The delicious brooding quality of Susan Meissner’s A Sound Among the Trees reminds me of Daphne du Maurier’s Rebecca. Marielle, like the narrator of Rebecca, is a new bride who comes to live in her predecessor’s ancient family home. And like Maximilian de Winter, Marielle’s husband Carson seems oblivious to the emotional toll she pays to live there in his dead wife’s shadow.
Adelaide, Carson’s nearly ninety-year-old grandmother-in-law, although no Mrs. Danvers, is a bit cold and distant. She has suffered greatly. Her teenage daughter Caroline had run away to a life of drugs, alcohol and sex, returning only once to give her infant daughter into her care. And now that granddaughter is dead and Carson has brought Marielle to replace her. Adelaide believes that a “slow waltz of destiny” falls on “all women born to Holly Oak” to suffer and do penance for the sins of its earlier daughter Susannah, who allegedly betrayed her family and the Confederacy. Adelaide labors at sewing Confederate uniforms for modern day Civil War re-enactors. She says it’s because “some things are worth remembering” but it seems to be her personal penance too.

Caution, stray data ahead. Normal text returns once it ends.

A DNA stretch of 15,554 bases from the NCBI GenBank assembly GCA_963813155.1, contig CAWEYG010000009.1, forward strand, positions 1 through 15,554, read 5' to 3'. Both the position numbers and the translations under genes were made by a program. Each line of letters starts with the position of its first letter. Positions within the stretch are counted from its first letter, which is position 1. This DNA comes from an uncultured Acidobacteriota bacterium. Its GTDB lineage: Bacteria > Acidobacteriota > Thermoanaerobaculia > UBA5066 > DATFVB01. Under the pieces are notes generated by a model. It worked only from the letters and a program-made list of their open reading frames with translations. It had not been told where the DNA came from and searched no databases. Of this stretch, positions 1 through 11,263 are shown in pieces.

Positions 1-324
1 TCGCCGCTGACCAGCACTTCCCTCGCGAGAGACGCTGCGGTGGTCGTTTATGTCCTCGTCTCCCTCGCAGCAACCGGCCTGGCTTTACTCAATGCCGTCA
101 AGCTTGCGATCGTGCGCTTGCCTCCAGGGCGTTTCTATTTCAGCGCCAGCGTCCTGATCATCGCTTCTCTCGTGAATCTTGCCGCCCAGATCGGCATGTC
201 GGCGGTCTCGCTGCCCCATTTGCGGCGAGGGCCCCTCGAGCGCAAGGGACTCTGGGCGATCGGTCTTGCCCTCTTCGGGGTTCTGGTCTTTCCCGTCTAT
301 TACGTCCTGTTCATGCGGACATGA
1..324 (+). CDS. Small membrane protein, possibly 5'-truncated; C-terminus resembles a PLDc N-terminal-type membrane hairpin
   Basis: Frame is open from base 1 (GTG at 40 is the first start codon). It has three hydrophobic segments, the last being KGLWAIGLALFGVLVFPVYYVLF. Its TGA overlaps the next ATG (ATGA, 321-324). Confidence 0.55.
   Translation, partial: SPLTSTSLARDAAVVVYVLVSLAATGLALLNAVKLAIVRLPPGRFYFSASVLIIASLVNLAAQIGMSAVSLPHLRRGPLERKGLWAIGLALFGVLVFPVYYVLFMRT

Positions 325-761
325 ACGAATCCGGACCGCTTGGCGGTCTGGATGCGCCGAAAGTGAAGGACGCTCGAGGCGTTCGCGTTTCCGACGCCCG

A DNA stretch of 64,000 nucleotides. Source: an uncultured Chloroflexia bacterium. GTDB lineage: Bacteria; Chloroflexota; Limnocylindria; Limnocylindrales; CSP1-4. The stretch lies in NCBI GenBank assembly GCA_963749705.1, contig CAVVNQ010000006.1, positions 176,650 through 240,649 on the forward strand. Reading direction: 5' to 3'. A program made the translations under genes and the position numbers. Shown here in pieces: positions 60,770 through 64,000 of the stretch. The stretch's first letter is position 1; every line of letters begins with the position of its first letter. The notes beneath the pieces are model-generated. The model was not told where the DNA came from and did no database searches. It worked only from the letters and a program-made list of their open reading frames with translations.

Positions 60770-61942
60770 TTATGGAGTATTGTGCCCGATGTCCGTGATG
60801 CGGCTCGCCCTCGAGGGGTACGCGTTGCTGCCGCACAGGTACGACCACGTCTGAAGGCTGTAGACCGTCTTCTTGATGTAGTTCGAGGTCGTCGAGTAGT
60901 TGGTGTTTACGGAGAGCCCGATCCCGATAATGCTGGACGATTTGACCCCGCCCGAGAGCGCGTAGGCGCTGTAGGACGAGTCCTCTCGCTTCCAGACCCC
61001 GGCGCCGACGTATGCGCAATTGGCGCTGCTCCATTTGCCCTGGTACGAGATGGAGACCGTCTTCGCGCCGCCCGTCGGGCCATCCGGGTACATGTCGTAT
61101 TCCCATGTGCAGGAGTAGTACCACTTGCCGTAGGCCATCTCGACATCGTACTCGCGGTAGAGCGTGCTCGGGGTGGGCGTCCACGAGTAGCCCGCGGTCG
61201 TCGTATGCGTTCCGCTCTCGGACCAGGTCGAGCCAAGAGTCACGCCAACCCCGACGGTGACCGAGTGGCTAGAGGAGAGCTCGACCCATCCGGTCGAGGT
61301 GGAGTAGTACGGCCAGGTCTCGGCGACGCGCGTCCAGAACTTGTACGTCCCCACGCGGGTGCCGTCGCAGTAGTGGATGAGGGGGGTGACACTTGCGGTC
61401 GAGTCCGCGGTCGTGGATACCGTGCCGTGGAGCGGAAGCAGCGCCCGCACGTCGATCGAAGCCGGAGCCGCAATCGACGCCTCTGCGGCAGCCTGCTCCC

The War Between the States continues to cast its shadow over Holly Oak. The house withstood the Battle of Fredericksburg, but still bears a war wound; a cannonball is lodged in its side. Adelaide’s friends, the “Blue-Haired Old Ladies, believe Susannah haunts Holly Oak. Adelaide believes it has a soul, like a “sentient being.” Indeed, Holly Oak, echoing with violent memories, is as much a character in the story as Manderley is in Rebecca.
But when Adelaide’s prodigal daughter Caroline returns home, whole and healthy, having found redemption among ministering nuns, Adelaide and Marielle discover the truth about Holly Oak. It becomes, finally, what a house is meant to be, “a place of safety aIt would be so nice of you to share!